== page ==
Advertisements, such as the image above produced by F. Allen and Sons Cocoa and Chocolate Confectionery Works in 1880, can be particularly useful as a means of determining how class was perceived during the Victorian period. In this instance, we have an insight into the ways in which class was perceived during the late 1800s and, given the theme of this particular page, we also have an insight into the ways in which food and clothing can form part of that perception of class and identity. Of importance here is the advertiser – a company analysing its target audience with the image above being the result with two families depicted, one clearly comfortable and enjoying “prosperity” and the other confined to a life of poverty and apparent misery. From the ways in which both families – or one could say, perhaps, more accurately, “classes” – are depicted, the creator of the advertisement shows us a family in poverty that is dressed in scruffy clothing with no visible comforts in the way of luxurious items or food, whereas the prospering family has apparently earned the various luxuries depicted. This simple comparison provides much more to be analysed, however, with the finer details offering a more developed insight into ideas of class and identity when combined with the historical context of Victorian poverty in the late 1800s.
One detail that deserves closer inspection is the apparent class divide portrayed. The late 1880s were a period of changing attitudes towards the poorer classes; however that is not to say that changing attitudes spread throughout the nation as soon as they were realised by their respective investigators. The poor were no longer being marginalised as “people of the abyss”, vagrants, unemployed and destitute; however that does not seem the case for the creators of the advertisement. The poor family is hardly depicted as a family of vagrants, but the idleness is highlighted vividly in comparison with the prospering family. With this contrast, the advert almost casts aside the plight of the poorer family as though they are simply not fit for purchasing such a luxurious consumable as this chocolate produced by F. Allen and Sons.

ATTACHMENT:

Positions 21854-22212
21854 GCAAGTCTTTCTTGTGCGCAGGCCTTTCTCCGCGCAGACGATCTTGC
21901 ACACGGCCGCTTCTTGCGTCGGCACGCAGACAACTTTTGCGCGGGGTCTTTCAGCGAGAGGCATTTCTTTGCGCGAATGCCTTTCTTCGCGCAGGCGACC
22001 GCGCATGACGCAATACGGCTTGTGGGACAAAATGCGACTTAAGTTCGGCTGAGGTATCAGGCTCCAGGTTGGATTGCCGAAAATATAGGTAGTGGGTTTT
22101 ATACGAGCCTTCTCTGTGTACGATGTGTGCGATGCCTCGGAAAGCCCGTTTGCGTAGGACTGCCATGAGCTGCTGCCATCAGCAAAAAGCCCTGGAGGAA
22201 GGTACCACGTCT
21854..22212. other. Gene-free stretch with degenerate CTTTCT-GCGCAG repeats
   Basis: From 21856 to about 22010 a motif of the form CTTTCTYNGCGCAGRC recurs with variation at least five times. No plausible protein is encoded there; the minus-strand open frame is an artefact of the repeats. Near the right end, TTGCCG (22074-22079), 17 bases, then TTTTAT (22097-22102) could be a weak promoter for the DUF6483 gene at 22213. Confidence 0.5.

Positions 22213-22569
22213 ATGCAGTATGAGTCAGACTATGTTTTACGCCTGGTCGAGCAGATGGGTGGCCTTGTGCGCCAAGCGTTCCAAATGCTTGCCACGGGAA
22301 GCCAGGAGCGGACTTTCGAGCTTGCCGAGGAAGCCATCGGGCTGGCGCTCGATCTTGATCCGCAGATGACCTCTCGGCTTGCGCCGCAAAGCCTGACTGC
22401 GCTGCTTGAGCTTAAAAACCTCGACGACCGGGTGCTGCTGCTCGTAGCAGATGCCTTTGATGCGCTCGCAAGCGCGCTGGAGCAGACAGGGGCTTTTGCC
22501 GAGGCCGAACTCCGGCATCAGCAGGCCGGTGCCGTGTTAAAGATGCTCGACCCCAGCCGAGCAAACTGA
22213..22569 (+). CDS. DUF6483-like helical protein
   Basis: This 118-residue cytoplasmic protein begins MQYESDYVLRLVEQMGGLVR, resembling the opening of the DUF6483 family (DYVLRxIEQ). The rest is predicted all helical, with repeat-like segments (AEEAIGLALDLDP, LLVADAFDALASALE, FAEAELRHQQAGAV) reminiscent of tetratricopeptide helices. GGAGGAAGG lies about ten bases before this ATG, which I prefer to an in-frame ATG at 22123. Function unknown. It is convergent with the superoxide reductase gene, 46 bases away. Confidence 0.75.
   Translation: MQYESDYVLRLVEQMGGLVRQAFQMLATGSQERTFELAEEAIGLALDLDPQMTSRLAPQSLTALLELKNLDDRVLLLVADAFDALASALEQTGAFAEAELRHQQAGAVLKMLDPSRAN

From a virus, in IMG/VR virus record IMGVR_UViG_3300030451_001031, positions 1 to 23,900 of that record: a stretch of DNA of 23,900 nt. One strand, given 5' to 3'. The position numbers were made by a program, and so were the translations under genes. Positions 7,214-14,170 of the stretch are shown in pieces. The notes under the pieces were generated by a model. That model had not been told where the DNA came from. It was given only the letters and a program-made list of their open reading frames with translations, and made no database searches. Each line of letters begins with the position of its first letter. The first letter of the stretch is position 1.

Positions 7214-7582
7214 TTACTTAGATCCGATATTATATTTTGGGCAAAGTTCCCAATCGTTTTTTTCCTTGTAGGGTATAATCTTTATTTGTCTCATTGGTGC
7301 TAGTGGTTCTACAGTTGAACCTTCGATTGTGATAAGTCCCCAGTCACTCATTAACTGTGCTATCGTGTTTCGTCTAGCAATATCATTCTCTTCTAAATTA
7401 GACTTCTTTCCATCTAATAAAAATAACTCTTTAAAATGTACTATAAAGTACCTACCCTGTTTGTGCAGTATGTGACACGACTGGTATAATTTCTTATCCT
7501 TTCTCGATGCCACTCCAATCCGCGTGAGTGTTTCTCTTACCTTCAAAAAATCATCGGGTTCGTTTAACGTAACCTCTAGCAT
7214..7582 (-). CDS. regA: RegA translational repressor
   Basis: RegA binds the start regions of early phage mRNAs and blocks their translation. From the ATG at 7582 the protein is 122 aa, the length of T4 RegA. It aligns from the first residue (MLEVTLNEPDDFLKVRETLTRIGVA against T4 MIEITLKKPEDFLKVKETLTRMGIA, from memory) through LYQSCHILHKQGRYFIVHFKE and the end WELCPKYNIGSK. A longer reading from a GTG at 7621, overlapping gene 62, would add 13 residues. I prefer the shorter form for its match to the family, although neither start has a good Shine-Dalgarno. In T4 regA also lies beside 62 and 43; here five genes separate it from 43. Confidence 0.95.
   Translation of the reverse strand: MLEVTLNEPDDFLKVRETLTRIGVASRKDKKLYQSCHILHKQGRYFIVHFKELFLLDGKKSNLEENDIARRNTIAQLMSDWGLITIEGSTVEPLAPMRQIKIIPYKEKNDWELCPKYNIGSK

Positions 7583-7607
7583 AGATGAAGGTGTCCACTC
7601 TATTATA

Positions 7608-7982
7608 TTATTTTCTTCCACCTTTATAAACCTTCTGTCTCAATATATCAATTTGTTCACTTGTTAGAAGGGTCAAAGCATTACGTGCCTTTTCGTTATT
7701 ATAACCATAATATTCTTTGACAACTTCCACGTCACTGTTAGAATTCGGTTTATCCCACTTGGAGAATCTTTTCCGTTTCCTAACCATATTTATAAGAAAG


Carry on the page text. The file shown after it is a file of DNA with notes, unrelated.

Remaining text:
The use of the words “temperance” and “intemperance” are of particular note also, as temperance in this context would be taken to mean restraint or moderation, suggesting that the poorer family has simply squandered any and all comforts in life as a result of their idleness, either due to unemployment or wasting income on other indulgences such as alcohol. The presence of a tankard in the poor man’s hand is an indicator of the issue of alcohol within the family, further playing upon the assumption that the family’s resources have been spurned upon the wrong desires. The prospering family, in its clean and warm environment, have clearly invested their efforts and income wisely, therefore allowing the family to earn the desirable products of F Allen and Sons as a reward for their apparent wisdom. In this regard, the lower class is portrayed as wasteful and ignorant of the luxuries one could afford with a little restraint and care for the upper class values portrayed within the prospering family – the man and woman look educated, smart and clean, the children well cared for and all of them apparently well fed. This is in stark contrast to the reality of the time on a nutritional basis – the food and drink consumed by individuals within the Victorian period, regardless of class, posed significant health risks to the consumer by modern standards. This was hardly common knowledge for such people, however, particularly within the lower classes.